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China Marks Nanjing Massacre, Seeking to Promote Peace
   2014-12-13 10:04:05    CRIENGLISH.com      Web Editor: Yangyang

Chinese President Xi Jinping (L), along with Xia Shuqin (C), an 85-year-old massacre survivor, and a school child, dedicates a "ding," a type of ancient Chinese cauldron symbolizing state power and prosperity, to the Nanjing Massacre victims during the state ceremony for China's first National Memorial Day for Nanjing Massacre Victims at the memorial hall for the massacre victims in Nanjing, east China's Jiangsu Province, Dec. 13, 2014. [Photo: Xinhua]

 

China on Saturday held a high-profile state ceremony marking the first National Memorial Day for Nanjing Massacre Victims with President Xi Jinping urging Japan to face squarely to its war-time history.

At a time of bitter feelings toward each other in China and Japan, the Chinese leader also said the commemoration aims to promote peace instead of pass on hatred 77 years after the atrocity.

CRI's Yin Xiuqi reports.

The ceremony for China's first National Memorial Day for Nanjing Massacre Victims took place in the eastern Chinese city on Saturday morning with some 10,000 participants paying silent tribute to the massacre victims as sirens howled over the city.

In February, China's top legislature designated Dec. 13 as the National Memorial Day.

Attendees included survivors of the Nanjing massacre, as well as soldiers and students.

In a speech at the event, President Xi Jinping condemned Japanese nationalists for seeking to deny the atrocity.

"Forgetting history is an act of betrayal, and denying a crime is to repeat a crime. We should not hate the Japanese nation just because a small minority of militarists launched an invasion and war. The crime of war was conducted by the minority of militarists and not by the people. Nobody at any time should forget the severe crimes of the invaders."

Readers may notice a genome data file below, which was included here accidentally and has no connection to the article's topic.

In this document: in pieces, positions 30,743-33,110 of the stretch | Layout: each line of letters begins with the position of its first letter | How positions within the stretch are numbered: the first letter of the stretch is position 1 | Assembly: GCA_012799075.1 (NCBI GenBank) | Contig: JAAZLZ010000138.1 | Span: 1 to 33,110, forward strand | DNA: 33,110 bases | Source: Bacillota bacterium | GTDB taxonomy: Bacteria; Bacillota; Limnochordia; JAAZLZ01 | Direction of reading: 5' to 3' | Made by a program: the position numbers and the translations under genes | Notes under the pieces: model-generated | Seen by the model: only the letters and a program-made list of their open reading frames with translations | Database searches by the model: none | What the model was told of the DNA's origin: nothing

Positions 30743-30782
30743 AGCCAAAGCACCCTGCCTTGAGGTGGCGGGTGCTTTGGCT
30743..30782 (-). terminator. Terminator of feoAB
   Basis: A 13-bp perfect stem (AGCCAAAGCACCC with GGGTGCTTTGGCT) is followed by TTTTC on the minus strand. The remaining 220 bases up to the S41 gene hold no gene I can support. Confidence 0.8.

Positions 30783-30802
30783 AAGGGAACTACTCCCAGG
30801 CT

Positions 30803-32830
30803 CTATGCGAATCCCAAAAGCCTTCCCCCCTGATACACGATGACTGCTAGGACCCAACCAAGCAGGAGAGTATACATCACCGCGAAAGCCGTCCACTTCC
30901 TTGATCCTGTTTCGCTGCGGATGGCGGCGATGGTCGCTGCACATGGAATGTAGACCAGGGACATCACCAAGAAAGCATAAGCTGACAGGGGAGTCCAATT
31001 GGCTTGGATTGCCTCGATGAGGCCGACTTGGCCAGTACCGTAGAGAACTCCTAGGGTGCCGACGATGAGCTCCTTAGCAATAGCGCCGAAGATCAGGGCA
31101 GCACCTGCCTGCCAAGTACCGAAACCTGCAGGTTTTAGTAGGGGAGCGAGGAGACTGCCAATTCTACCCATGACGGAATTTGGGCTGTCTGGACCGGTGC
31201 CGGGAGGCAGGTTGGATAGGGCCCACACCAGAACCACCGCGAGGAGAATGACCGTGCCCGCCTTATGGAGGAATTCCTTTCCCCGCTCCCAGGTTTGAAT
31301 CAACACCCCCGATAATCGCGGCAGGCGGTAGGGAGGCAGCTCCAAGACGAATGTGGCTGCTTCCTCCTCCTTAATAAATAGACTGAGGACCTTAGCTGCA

Japanese troops captured Nanjing, then China's capital, on Dec. 13, 1937 and started a 40-odd-day slaughter.

China says that more than 300-thousand Chinese soldiers, who had laid down their arms, and civilians were murdered.

About 20-thousand women were raped.

But some conservative Japanese politicians and scholars deny a massacre took place at all.

President Xi Jinping stressed that the Nanjing Massacre is an atrocious anti-human crime and a dark page in the history of humanity.
He added that the Chinese and Japanese people should live in friendship from generation to generation and make joint efforts to contribute to the peace of humanity.

"The purpose of holding this state memorial service for the Nanjing Massacre victims is to foster people's aspirations for and belief in peace, not to pass on the hatred. The friendly relations between the peoples of China and Japan should last for generations."
Relations between the two countries have soured in recent years.

They were at odds over a territorial dispute in the East China Sea as well as over Japan's insistence on honoring its war dead, including convicted war criminals, at the Yasukuni shrine.

The two neighbors reached agreement last month to try to manage their disputes and improve ties just before an ice-breaking meeting between President Xi Jinping and Japanese Prime Minister Shinzo Abe in Beijing.

For CRI, I'm Yin Xiuqi.

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